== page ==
Market example: In periods of market stress, it would be mutually beneficial for investors to stand together and hold their nerve – then the stress would soon pass. Instead the prevalent behaviour is to crowd for the exits, ensuring heightened stress and greater losses.
Very similar to the Prisoner's Dilemma, except the outcome that is mutually beneficial is the dominant strategy - one that produces the highest payoff. Here's how it works:
If both players co-operate they each get 1 point, if both refuse to co-operate they get 2 points. If you co-operate but your opponent refuses, you get 0 points and your opponent gets 3 points, and vice versa.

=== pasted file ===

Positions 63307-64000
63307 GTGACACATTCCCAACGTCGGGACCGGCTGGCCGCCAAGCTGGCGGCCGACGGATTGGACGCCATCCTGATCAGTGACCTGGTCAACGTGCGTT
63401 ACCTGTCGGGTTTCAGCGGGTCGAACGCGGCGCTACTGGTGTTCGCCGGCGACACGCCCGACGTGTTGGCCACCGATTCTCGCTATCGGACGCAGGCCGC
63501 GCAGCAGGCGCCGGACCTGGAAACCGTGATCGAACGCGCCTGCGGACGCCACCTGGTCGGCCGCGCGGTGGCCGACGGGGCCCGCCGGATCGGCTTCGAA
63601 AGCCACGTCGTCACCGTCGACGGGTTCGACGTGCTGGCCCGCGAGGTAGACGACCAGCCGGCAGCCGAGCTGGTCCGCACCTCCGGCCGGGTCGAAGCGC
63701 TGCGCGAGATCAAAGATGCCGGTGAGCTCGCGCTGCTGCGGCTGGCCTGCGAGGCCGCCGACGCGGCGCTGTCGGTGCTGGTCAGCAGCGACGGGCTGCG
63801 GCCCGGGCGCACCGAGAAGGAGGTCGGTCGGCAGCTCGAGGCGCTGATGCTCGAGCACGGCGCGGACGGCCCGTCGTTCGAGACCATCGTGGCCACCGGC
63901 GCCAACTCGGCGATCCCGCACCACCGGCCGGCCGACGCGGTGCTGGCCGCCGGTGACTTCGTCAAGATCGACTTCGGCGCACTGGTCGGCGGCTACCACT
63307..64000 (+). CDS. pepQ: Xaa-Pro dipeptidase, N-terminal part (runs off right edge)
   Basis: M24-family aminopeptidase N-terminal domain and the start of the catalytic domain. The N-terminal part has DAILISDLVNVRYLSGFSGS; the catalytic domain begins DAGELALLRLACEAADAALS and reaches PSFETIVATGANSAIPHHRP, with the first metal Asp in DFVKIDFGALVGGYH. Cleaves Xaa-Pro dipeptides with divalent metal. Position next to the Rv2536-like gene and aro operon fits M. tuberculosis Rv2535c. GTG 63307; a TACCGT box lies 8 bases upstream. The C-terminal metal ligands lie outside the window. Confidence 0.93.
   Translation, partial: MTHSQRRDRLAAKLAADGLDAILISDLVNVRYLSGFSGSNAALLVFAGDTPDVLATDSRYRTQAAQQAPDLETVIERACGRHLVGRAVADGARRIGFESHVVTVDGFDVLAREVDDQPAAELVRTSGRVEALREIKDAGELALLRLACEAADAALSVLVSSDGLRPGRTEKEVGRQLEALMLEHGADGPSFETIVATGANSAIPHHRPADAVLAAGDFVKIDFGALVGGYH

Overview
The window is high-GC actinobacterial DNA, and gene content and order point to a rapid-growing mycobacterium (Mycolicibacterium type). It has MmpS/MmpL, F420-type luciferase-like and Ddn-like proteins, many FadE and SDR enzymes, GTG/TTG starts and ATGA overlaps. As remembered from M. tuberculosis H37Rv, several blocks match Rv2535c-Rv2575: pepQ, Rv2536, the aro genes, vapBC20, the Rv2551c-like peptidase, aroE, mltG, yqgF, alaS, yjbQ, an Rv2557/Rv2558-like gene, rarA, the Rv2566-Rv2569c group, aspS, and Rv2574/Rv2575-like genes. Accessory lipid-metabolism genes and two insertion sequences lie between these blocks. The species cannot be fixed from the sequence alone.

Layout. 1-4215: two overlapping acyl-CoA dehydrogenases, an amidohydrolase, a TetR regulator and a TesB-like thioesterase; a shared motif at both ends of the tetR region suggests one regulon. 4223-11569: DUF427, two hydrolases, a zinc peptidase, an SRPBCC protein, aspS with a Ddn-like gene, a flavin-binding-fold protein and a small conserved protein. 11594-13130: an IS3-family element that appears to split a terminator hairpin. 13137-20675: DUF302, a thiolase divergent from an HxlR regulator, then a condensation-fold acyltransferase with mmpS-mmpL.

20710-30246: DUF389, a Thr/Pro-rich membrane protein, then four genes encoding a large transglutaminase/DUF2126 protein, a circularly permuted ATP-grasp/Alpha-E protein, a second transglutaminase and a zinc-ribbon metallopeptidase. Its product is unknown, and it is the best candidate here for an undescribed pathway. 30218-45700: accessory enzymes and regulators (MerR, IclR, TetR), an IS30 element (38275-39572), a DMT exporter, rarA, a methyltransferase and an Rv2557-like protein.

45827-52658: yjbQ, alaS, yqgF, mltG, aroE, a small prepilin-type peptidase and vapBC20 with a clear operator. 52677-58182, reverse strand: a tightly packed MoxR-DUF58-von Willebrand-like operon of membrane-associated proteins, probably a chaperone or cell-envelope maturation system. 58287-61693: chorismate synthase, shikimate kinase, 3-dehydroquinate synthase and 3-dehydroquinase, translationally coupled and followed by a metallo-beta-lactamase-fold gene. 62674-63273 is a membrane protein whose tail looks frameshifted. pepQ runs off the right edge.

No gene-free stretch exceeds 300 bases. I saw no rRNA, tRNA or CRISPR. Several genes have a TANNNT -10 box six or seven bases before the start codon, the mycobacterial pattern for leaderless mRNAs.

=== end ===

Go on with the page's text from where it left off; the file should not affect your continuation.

Non co-operation produces the best outcome, whether your opponent chooses to co-operate or not. You'll either get 3 points or 2 points.
3. Centipede Game
Two players take it in turns to either "take" or "pass". The game starts with a £2 prize. If player 1 decides to take, the prize is divided equally between the two players. If player 1 passes, the prize is upped to £3 and the decision to take or pass goes to player 2.
If player 2 now takes, he gets £2 and player 1 gets £1. If player 2 passes back to player 1, the prize is raised to £4. Should player 1 now take, the prize is again shared equally, and so on. This continues until the prize pot reaches £100 at which point it is automatically split £50 each.
Game theory suggests that player 1 takes on the very first move. Distrust rather than greed dictates the decision making.
In studies, however, the decision to take comes later on, as the pot increases.